The maximum financial penalties for breaches of the ‘misleading and deceptive’ conduct and representation provisions of the ACL are, for individuals, $500,000 and, for corporations, the greater of $10,000,000, three times the value of the benefit received, or 10% of annual turnover in the preceding 12 months (if the value of the benefit cannot be calculated).
The ACL also prescribes a number of minimum guarantees that apply to goods and services that have a value less than $40,000 and which are supplied for personal use. Businesses cannot exclude or contract out of these guarantees through terms and conditions.
In particular, services must be provided with acceptable care and skill or technical knowledge and taking all reasonable steps to avoid damage and loss (s 60), and be fit for the purpose or provide the results that the consumer and business had agreed (s 61).
Here, there was a significant discrepancy between the ‘luxury music festival’ services that were purchased by consumers and what was ultimately delivered. The services, and the results, certainly didn’t correspond with the representations made by the promoters:
- ‘luxury tent accommodation’ was promised, yet guests were given FEMA tents;
- well-known musical acts were billed to perform, yet Disclosure never took the stage to play the apt “When a Fyre Starts to Burn”; and
- guests were promised meals cooked by celebrity chefs, but were in fact served cold cheese sandwiches.
The event would likely amount to a ‘major failure’ under the ACL because a reasonable customer would not have acquired the services if they were aware of the nature and extent of the problems, and either (or both) the services were substantially unfit for their normal purposes and couldn’t be made fit for that purpose easily and within a reasonable time, or the supply of the services created an unsafe situation. A ‘major failure’ entitles consumers to a full refund and compensation for reasonably foreseeable loss or damage associated with the services.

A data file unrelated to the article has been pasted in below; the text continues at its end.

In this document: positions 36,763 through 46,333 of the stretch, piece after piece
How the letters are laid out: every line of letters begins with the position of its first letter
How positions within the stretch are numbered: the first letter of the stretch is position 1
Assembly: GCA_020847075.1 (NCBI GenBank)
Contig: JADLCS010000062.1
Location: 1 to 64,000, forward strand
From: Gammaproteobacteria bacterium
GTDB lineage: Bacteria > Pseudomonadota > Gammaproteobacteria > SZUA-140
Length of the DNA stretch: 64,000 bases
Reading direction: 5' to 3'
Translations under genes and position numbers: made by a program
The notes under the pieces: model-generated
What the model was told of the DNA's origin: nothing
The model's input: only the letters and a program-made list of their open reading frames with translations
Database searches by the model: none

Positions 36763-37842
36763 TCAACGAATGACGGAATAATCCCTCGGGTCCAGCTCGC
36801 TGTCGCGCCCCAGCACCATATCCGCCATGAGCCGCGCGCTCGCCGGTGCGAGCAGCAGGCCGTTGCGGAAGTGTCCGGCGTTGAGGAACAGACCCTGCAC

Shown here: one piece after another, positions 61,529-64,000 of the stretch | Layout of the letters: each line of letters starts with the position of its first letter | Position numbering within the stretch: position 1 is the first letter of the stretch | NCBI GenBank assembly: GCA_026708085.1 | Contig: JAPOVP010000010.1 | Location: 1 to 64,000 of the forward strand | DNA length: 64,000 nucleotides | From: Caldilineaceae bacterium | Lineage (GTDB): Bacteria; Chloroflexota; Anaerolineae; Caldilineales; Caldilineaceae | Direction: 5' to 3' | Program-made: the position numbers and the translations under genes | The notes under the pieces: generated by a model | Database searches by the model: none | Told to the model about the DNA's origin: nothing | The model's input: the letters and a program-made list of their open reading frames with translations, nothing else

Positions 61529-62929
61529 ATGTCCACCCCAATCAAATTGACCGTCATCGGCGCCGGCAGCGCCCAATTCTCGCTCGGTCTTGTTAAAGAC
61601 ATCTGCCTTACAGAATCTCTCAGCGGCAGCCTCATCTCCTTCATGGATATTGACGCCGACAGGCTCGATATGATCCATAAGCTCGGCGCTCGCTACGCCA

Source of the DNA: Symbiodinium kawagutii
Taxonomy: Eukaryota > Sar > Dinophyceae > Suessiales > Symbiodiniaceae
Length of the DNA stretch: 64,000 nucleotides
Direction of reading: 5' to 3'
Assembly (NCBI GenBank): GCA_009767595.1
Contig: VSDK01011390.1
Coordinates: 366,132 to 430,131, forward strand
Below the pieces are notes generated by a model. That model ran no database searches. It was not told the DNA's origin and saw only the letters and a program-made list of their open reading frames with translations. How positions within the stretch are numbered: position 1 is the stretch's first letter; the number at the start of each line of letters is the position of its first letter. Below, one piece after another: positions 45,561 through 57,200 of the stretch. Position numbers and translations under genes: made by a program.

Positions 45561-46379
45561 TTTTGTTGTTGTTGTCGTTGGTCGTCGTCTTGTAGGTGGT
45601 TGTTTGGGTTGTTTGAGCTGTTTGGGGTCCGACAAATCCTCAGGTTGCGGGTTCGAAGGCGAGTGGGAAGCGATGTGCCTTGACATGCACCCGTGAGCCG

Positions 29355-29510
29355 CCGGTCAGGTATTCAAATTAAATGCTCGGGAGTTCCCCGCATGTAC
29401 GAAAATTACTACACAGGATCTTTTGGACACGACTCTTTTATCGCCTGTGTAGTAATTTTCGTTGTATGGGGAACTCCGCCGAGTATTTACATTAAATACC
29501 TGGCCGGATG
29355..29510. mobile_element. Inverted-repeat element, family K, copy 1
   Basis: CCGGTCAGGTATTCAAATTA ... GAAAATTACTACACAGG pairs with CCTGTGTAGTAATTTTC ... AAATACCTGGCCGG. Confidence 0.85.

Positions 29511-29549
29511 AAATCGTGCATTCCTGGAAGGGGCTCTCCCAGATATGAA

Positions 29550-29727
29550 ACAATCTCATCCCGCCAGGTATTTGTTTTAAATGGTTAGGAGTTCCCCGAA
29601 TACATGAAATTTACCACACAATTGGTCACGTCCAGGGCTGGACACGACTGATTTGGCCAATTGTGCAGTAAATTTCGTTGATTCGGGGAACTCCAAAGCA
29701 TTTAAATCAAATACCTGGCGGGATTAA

The failure of the #fyrefestival provides a number of lessons for businesses operating in Australia:
- descriptions of goods and services in marketing should be true, accurate and correspond with what consumers will actually receive;
- any misinformation in marketing should be corrected as soon as it becomes known to be inaccurate or untrue;
- social media influencers and businesses should ensure they use the hashtags #ad, #spon or #sponsored for sponsored posts or advertisements to ensure that they do not create a false impression that the post is ‘organic’; and
- businesses cannot contract out of the ACL’s consumer guarantees, and need to ensure that their goods and services comply with the statutory guarantees. Similarly, if the goods and services fall so short of the standards required by the statutory guarantees to be a ‘major failure’ then the remedies available to consumers include a full refund (not just the repair, replacement or resupply) and potentially compensatory damages.
This blog was co-authored by Matthew Rozario (Seasonal Clerk), Valiant Warzecha, Nicholas Boyle (Senior Associate) and Melinda Upton.